7 July 2021
Guest Blog by Lucian Cook, Head of Residential Research at Savills
Out of the ordinary
The events of the past year turned the historical relationship between the economy and the housing market on its head. But what next? Lucian Cook, head of residential research at Savills, dusts off his crystal ball.
The performance of the UK housing market over the past 12 months has been anything but ordinary. For the first time in living memory, a recessionary period has been accompanied by a surge in housing market activity and double digit house price growth.
Three forces at work
This has been driven by a wholesale reassessment of homeowners’ housing needs, facilitated by the current ultra-low interest rate environment and exacerbated by a time-limited stamp duty holiday.
Consequently, the composition of the market has changed. Upsizers, many of whom had put their plans on hold after the Brexit vote, returned to the market in droves. Buyers rediscovered the appeal of country living. Search areas were widened in the so-called race for space and a property with a separate space to work from home and a decent sized garden became the holy grail.
Change in the air
But change is in the air. The bulk of the benefit of the stamp duty holiday has passed. Social distancing has been relaxed and life – although not yet back to normal, at least shows signs of being able to.
And so, it is only to be expected that the housing market will evolve. Some of the intensity appears to have come out of an admittedly pretty hot market already.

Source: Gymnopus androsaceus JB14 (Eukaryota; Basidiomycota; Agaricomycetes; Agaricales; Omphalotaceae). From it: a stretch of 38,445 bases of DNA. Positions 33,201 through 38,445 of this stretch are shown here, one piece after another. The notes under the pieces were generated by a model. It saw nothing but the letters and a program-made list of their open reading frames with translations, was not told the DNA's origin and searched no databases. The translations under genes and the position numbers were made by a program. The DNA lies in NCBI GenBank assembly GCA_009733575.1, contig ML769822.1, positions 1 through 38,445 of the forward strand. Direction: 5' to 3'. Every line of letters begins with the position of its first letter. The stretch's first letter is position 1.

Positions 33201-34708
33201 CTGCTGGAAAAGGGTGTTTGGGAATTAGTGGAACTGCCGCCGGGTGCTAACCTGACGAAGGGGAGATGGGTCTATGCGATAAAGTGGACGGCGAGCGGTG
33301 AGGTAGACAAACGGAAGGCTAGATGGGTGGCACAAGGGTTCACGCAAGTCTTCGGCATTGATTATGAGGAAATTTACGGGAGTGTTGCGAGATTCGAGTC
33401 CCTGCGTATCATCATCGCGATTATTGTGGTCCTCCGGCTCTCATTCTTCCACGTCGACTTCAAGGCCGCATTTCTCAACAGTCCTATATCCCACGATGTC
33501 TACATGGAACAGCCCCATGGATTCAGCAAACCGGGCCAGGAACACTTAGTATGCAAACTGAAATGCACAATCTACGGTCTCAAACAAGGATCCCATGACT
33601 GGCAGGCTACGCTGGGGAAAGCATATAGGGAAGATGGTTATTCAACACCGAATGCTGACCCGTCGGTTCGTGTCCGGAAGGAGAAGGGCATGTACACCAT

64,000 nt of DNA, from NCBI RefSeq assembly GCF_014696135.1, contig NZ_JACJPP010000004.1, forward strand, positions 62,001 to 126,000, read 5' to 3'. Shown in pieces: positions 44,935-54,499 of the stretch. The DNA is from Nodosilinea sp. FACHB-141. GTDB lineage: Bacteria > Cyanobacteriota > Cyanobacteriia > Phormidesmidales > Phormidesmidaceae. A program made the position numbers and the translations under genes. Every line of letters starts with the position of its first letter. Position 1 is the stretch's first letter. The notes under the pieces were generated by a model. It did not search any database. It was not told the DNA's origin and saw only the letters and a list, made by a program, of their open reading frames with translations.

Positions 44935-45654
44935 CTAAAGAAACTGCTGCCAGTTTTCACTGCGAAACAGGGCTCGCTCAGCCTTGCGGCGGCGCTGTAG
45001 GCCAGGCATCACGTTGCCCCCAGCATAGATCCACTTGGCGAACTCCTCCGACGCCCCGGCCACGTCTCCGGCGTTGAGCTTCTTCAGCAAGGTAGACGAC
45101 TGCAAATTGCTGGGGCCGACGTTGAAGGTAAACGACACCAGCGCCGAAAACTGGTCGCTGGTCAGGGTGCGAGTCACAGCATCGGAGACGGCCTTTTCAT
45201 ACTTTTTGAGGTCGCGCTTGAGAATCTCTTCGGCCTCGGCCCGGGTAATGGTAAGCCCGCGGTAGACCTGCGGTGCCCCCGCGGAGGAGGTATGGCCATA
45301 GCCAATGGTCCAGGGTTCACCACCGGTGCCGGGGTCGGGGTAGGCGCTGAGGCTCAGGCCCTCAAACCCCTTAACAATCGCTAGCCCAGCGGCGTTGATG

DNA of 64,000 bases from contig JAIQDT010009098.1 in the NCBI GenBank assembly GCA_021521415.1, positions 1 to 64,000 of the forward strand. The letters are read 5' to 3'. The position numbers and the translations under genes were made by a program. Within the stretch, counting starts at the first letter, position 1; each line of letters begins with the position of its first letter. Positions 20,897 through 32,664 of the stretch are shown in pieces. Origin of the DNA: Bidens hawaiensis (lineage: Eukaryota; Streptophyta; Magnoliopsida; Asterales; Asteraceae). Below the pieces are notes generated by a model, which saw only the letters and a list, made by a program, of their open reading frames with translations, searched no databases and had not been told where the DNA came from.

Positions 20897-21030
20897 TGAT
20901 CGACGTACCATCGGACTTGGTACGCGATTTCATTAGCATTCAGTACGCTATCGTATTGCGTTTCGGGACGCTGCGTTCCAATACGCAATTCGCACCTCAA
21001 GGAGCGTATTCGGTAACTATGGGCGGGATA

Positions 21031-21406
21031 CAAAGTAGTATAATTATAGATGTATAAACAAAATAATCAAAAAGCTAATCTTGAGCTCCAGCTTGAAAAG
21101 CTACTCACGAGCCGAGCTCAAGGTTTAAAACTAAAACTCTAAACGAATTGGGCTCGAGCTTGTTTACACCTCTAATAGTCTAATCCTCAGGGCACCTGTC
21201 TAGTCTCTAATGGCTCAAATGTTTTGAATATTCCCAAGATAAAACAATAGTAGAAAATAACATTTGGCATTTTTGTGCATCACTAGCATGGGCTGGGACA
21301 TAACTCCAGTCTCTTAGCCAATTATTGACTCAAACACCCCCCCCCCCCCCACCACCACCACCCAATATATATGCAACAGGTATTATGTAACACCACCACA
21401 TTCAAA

Indeed, if we look at the numbers coming out of the data provider TwentyCi, we can see that in the first five months of the year the number of agreed sales in the UK housing market as a whole were on average a thumping +85% above what we would consider normal. In June they remained above historical expectations, but to a much lesser degree at +13% above the 2017-2019 benchmark.
Back to normality
While some of that undoubtedly reflects a lack of stock available to buy, it also reflects somewhat less frenetic activity among potential buyers. That bodes well for a return to more normal market conditions over coming months.
Strong over £1m
But for now, the data from TwentyCi tells us that the market over £1m has become the strongest part of the market (whereas it was actually the upper to middle part of market where there was the most for buyers to gain from the stamp duty holiday).
Transactions above £1m remained +53% higher than we would normally expect in June; not perhaps at the heady heights of the early part of the year, but still robust.
And our recent client surveys indicate that there remains a core of unmet demand in the prime market from those looking to move over the remainder of the year. At the top end, that indicates a gradual – as opposed to an abrupt – restoration in the balance with supply.
The role of finance
More widely, the notion of a soft landing is supported by the prospect of a continued low interest rate environment. Further comfort can come from the high proportion of those buying (and remortgaging) who have locked into longer-term fixed rates, enabling them to effectively plan their household finances over the medium term.
This, combined with a strong rebound in the economy and an ongoing desire for more space given the prolonged impact which the pandemic has had on our day-to-day lives, is likely to underpin house prices even as the rate of annual house price growth slows.
The double-edged sword
Of course, this is not without its downsides.
High house prices mean a higher hurdle for first-time buyers unless there is suddenly more mortgage finance available on competitive terms for those with a small deposit.
The government’s mortgage guarantee is designed to deliver just this. But for the moment, high loan-to-value lending comes at an interest rate premium. That means equity – a key driver in the housing market over the past year – will continue to play an important part in the market for some time to come, whether for those looking to get their foot on the first rung of the ladder or those who have already climbed it.